Geoffrey Alderman

Israelis' avoidably poor state

By Geoffrey Alderman, November 18, 2010

Earlier this month, Israel's National Insurance Institute released its annual poverty report for 2009. It does not make for pleasant reading.

The institute has found that around 435,100 Israeli families - accounting for more than 1.75 million individuals - were then living below the poverty line.

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Kangaroo court of law society

By Geoffrey Alderman, November 11, 2010

Please accept my apologies for bothering you again with the deeds and misdeeds of the Russell Tribunal.

I know that some 20 months ago I summoned up the courage to trouble you with the antics of this entity, and
I entirely understand that, as busy people with livings to earn and loved ones to be cared for, you probably do not wish to be troubled again in the slightest with the frolics and capers of a body whose deliberations (if one can call them that) are frankly not worth the time of day. But trouble you I fear I must, for a reason that I will make clear.

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War Logs exposed a sad truth

By Geoffrey Alderman, November 4, 2010

Every cloud has at least one silver lining. Consider, for example, the recent international commotion occasioned by the release, on the WikiLeaks website, of the so-called Iraqi War Logs - around 400,000 documents relating to allied operations in Iraq from 2002 to 2009.

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Don't wear Tutu with blinkers

By Geoffrey Alderman, November 1, 2010

Earlier this month, on the occasion of his 79th birthday, Desmond Tutu, Anglican cleric and Nobel prize-winner, announced his retirement from public life. From all over the world, fitting encomia were showered down upon this turbulent priest, who made a name for himself in the 1980s as a fierce critic of the apartheid regime in which he had grown up, and later made another name for himself as the prime mover in the so-called truth-and-reconciliation movement that, some claim, has played a pivotal role in the transformation of South Africa into a peaceful, multicultural society.

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The university that censors

By Geoffrey Alderman, October 21, 2010

The annual Belfast Festival is the child of Queen's University, one of the UK's leading "research intensive" seats of learning. The festival grew out of an enterprising undergraduate initiative in the deeply troubled 1970s; it was - as its website rightly proclaims - "a cultural oasis in a landscape dominated by political upheaval."

It has - as its website also rightly proclaims - played a pivotal role in the cultural renaissance of the city and has attracted celebrities and intellectuals from around the world.

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Proud Jew Ed strong on Israel

By Geoffrey Alderman, October 14, 2010

Now that Ed Miliband has been elected as the first Jewish leader of the Labour Party, what does this tell us about Labour and its Jewish constituency?

What does Ed's acceptance speech at the party conference last month tell us about his approach to his Jewishness and how - if at all - it will shape his leadership of the party? I raise these questions because Ed himself went out of his way to raise them in that conference speech, which is one of the few party-conference addresses that I've bookmarked for future reference.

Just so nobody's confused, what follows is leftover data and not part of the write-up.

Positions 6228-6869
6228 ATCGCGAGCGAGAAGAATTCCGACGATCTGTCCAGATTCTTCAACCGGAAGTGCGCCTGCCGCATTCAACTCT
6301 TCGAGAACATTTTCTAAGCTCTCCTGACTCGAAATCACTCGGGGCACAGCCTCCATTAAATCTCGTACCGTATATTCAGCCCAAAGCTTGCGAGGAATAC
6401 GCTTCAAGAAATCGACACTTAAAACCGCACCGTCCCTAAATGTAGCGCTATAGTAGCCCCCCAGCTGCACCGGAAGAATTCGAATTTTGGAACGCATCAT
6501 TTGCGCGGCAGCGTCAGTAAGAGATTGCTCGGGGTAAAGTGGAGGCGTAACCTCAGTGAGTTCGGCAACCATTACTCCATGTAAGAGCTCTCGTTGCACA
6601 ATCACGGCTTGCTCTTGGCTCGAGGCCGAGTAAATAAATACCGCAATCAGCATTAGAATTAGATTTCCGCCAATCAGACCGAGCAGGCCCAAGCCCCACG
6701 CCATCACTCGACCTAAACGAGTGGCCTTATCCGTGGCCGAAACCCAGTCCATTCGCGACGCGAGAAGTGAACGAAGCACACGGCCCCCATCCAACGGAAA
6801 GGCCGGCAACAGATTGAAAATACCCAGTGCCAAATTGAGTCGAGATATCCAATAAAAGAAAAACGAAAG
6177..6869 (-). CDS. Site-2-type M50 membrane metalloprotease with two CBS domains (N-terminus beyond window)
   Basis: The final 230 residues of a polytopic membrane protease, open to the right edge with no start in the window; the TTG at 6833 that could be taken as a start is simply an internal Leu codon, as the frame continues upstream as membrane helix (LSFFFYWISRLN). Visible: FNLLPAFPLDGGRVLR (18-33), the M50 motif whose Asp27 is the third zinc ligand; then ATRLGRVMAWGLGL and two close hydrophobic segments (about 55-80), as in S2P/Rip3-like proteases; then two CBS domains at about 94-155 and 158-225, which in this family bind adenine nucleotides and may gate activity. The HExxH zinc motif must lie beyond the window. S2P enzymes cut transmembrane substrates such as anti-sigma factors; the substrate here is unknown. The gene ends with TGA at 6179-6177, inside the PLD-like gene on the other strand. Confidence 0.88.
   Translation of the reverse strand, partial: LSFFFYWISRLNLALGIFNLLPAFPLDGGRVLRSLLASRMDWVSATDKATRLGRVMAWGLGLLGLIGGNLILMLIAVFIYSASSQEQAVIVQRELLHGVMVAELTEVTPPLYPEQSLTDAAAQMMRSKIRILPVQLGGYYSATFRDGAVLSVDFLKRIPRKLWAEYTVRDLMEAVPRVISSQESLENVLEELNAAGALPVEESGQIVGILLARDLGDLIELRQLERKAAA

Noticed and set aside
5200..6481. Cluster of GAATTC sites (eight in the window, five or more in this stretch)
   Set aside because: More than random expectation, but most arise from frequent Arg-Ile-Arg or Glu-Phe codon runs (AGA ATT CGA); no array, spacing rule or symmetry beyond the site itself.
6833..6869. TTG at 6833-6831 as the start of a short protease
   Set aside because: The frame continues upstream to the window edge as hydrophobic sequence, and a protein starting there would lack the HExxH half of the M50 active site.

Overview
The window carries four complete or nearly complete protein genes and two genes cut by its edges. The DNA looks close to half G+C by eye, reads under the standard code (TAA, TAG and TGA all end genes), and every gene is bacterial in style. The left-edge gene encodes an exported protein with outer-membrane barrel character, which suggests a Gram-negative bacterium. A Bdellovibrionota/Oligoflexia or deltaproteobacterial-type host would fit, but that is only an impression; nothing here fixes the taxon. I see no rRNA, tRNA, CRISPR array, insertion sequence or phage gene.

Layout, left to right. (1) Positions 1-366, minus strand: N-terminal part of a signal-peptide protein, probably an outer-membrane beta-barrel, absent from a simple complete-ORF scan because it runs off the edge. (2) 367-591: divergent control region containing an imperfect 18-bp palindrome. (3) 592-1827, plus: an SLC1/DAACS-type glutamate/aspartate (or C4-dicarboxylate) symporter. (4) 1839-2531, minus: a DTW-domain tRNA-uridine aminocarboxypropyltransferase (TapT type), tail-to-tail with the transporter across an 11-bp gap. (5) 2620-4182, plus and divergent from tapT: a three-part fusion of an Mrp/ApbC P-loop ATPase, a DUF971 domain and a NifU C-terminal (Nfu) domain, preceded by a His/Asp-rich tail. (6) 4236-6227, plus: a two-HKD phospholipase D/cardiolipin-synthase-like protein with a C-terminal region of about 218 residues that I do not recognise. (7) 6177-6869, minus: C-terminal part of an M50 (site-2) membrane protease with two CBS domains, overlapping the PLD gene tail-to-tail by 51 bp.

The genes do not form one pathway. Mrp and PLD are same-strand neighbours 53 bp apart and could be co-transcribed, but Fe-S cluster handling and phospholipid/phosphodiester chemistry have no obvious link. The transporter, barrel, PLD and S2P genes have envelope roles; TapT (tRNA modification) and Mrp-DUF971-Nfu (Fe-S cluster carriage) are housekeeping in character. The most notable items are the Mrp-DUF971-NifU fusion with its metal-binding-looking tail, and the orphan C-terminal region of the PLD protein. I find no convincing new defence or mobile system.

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No way to settle the conflict

By Geoffrey Alderman, October 7, 2010

The Palestinian Arab leadership is making a real song and dance about Jewish settlements in Judea and Samaria. But why? After all, these settlements are hardly at the root of the conflict between Israel and its Arab neighbours and their Islamist sponsors.

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It is fine to sound off in shul

By Geoffrey Alderman, September 28, 2010

Hearing, and then reading of, the dramatic but cheerless story of the congregant who used the opportunity of a full house at the recent Rosh Hashanah evening service of an Orthodox synagogue in north-west London to publicly denounce a fellow male worshipper as an adulterer caused me to reflect on the appropriateness of a synagogue as a place in which such a grievance might legitimately be aired.

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Free speech: the burning issue

By Geoffrey Alderman, September 21, 2010

Prior to the recent anniversary of the Islamist attacks on the World Trade Centre and other American targets, an obscure American pastor threatened to publicly burn copies of the Koran on the lawn of his church in Gainesville, Florida.

The publicity given to this (subsequently withdrawn) threat sparked worldwide condemnation. Other Christian communities in the neighbourhood were joined by leaders of Muslim and Jewish congregations in berating pastor Terry Jones and his self-declared "International Burn a Koran Day."

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Union Jacks and Jills and Jews

By Geoffrey Alderman, September 16, 2010

By the time you read this, the 142nd meeting of the Trades Union Congress will have taken place in Manchester. These are troubled times for the trade-union movement. There are jobs to protect (not least in the public sector) and job-related benefits to be defended. The Labour Party - the creature (indeed the creation) of the trade unions - has recently suffered an electoral defeat, and is in consequent disarray. The brothers and sisters of the Labour movement are themselves divided over who to support as the party's new leader.